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Deja Price

Deja Price: Doing My Part

Deja Price is now a social media activist, and her walk of life is what drove her into becoming an activist. Price was born in Memphis and raised in Olive Branch. She traveled around a lot when her parents divorced and with travel came different experiences with people including racism. When she was in Olive Branch, she experienced a majority of her encounters with racism. There were teachers in her school that would ask microaggressive questions like “why are Black girls always the loudest in the group?” or “why do Black men have a certain kind of chest hair and white men don’t?” These were all inappropriate questions that had nothing to do with actual textbook content, and even some of the textbook content Price was reading were stories glorifying racism. 

In the year of 2012, Treyvon Martin was killed by George Zimmerman. Word of his murder swept the nation similarly to the word of many other staple names in the Black Lives Matter Movement. It hit Price hard as well. After hearing the word of Treyvon Martin’s death, came news that George Zimmerman would not be charged with murder. He would not be charged with anything. He was scott free. And Price had enough.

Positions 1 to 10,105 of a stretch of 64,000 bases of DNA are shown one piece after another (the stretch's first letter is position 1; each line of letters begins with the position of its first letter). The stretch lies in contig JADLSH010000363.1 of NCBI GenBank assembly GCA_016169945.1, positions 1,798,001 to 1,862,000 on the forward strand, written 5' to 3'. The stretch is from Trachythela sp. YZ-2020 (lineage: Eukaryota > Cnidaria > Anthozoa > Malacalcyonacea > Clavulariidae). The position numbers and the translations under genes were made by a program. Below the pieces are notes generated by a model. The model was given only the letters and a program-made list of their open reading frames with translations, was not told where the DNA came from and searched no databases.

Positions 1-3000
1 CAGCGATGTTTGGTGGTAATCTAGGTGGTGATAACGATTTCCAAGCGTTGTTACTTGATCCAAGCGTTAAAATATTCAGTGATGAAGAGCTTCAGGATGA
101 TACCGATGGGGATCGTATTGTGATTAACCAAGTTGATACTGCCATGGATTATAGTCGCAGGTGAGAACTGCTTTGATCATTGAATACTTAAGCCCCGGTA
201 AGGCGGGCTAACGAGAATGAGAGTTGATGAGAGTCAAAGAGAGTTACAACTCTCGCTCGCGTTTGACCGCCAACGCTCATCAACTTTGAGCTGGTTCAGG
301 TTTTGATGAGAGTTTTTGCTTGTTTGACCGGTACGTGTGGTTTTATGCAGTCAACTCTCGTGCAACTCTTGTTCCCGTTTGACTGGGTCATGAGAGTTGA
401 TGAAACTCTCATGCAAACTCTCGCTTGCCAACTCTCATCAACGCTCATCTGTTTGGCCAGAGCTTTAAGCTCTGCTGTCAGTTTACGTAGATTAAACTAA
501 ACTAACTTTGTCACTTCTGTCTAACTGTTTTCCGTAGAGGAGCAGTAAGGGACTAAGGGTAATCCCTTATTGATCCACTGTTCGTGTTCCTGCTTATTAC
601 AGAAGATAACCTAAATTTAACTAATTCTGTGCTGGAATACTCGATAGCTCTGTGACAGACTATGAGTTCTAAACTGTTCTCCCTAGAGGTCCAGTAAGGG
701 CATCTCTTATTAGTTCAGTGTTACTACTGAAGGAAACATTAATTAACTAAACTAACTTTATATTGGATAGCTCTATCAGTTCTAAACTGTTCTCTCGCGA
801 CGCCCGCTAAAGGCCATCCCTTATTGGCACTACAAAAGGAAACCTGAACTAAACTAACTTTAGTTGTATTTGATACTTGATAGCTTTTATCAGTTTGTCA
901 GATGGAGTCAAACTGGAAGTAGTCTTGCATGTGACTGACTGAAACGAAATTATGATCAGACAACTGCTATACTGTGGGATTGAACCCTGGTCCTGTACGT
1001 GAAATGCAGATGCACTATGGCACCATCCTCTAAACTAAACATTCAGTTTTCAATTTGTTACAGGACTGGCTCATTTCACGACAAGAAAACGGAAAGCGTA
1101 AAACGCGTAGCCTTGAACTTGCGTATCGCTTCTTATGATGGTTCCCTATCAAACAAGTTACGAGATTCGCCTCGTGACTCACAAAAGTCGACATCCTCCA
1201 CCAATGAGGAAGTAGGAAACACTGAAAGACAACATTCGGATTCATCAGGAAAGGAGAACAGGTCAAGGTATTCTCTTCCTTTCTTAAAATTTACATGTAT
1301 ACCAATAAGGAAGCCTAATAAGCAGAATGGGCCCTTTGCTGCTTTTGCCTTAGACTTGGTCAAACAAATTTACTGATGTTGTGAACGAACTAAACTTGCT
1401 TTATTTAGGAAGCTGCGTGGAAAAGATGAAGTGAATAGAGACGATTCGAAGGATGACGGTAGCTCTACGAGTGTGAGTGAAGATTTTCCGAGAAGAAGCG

The injustices that were gone to Treyvon Martin launched her into a world of fear. She cried to her mom that she was afraid to have kids and raise them in a world like the one we are living in now. She wanted to do something about it. Her first interaction with fighting in the social justice movement was born from that conversation.

Later on, Deja Price, her mother, and Price’s brother went to Prices’ very first protest at 16 years old. Ever since that time, she has been an active member of the social justice movement.
Price got her college education from the University of Memphis.

Although she didn’t experience much racism on the campus, she was involved with a sorority where her sisters didn’t quite respect Price and her culture. She stood up against those sisters who were ignorant and by default, she was labeled as the “angry Black woman,” which is a name she actually grew fond of.

To Price she is Black before she is a woman; however, her gender identity does allow people to easily dismiss her as an angry Black woman without a cause. She has embraced that label throughout her journey because she understands that anger doesn’t always come from a place of destruction. Sometimes it comes from a place of self-worth, and Price knows that Black people have had enough and are worth more.


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